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Thursday, September 22, 2011 by Neil Ward-Dutton
I’ve had some research into the role that systems integrators and consultants play in BPM initiatives as a priority for quite a while now, but most of my interactions until now have been with small specialist firms (the kind of firms that also, until recently, have really made most of the running as value delivery partners on the BPM projects I’e come across). As part of my research, a few months back I got in touch with Capgemini to see if I could find someone to talk to about their BPM work; and I was given three names (one for BPM from a BPO perspective; one for BPM from an application development perspective; and one from a package implementation perspective). QED, I guess!
However it appears that Capgemini has done quite a bit of work on this in the past few months – and last week I finally managed to meet Bob Scott, who now runs Capgemini’s BPM Top Line Initiative worldwide. Top Line Initiatives within Capgemini are identified where a need is seen for an internal ‘accelerator’ (my word) that can place the company to play in high-growth market sectors – and furthermore, where the potential is seen for the company to grow at twice the overall market growth rate. In line with BPM having been identified as a Top Line Intiative, Capgemini is looking to grow its BPM project delivery business 40% per year for the next 4-5 years.
The initiative has only been in place since the start of 2011, but already the company seems to have done some useful groundwork. Scott has created a team that acts as a kind of internal catalyst for BPM business within Capgemini. The core team is small, but it plays a role that’s primarily about influencing direction and investment within individual territories and teams; and also about facilitating the sharing of knowledge about methodologies and project approaches across those territories and teams. Scott’s team is also responsible for the direction of Capgemini’s own BPM technology centre of excellence – based in India – that provides internal services around platforms from Capgemini’s three top-line BPM technology partners: Pegasystems, IBM and Oracle. IT works hand-in-hand with account and business development representatives from across all the main BPM target market territories and sectors to ensure that the company benefits from coordinated action – and also to ensure that new insights gained from the field are brought back to the centre and shared out to others.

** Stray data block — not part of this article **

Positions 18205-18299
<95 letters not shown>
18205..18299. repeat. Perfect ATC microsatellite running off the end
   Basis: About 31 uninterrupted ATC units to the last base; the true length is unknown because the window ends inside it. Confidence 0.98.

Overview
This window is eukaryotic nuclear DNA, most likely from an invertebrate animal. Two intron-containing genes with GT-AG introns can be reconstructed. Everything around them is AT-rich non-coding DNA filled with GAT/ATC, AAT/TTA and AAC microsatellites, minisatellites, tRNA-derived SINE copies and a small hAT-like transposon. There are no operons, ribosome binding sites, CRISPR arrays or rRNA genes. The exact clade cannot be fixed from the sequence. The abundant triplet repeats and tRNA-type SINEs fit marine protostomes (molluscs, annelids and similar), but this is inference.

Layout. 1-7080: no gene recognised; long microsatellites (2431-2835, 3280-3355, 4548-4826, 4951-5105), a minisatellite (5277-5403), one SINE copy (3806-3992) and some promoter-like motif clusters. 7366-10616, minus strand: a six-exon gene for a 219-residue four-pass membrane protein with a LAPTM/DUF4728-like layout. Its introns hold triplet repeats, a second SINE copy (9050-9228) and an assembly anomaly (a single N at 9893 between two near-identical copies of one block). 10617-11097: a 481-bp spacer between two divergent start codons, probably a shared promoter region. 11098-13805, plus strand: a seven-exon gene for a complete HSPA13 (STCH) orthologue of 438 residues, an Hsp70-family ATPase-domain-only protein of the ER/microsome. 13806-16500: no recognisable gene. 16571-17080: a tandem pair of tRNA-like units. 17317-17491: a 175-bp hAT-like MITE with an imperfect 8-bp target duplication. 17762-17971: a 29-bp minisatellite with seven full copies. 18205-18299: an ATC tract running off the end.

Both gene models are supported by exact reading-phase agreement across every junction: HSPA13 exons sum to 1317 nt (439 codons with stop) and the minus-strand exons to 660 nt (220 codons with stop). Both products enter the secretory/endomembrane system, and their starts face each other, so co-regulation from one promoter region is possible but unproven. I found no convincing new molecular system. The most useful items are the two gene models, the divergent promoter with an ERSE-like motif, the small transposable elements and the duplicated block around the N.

What I found particularly encouraging – apart from the use of its ‘Rightshore’ model and resources to deliver back-end services around shared BPM technology practices and reusable components – is Capgemini’s preferred approach to staffing BPM projects going forward.
The company has realised that the traditional body-shopping approach doesn’t work; and it’s also realised that trying to push a significant proportion of project work offshore is also going to be difficult – particularly in the early stages of engagement with a customer. Rather, it aims to create small project teams of between 6 and 12 consultants, working onsite with customers and getting business and technology representatives from the customer’s side collaborating with them as much as possible. It’s aiming to structure projects to deliver results in 3-6 months, and its goal is to build relationships with clients so that it can set up sequences of such projects that overall create engagements that last 2-3 years.
Moreover the company isn’t trying to develop business with customers by just educating them about generalised benefits of BPM. In a parallel with the business development efforts of a lot of BPM technology providers, Capgemini is building specific scenario propositions for its target industries (examples include warranty management for automotive, telecoms order management, multi-channel service delivery for utilities, and public sector case management) and positioning its capabilities in these areas as “powered by BPM”. In this way, it’s able to lead with business pain-points rather than with technology or methodology – but at the same time it’s able to quickly explain how its approach will deliver value to the customer.
When I last posted on this topic a number of commentators were (rightly) quite sceptical about the ability of the larger SI firms to play well in BPM. It’s still early days and the few customer projects we discussed aren’t yet publicly referenceable, but it looks like Capgemini is really taking BPM seriously. I’ll be watching to see how this preparation turns into results over the coming quarters – and I’ll be sure to share anything I find with you.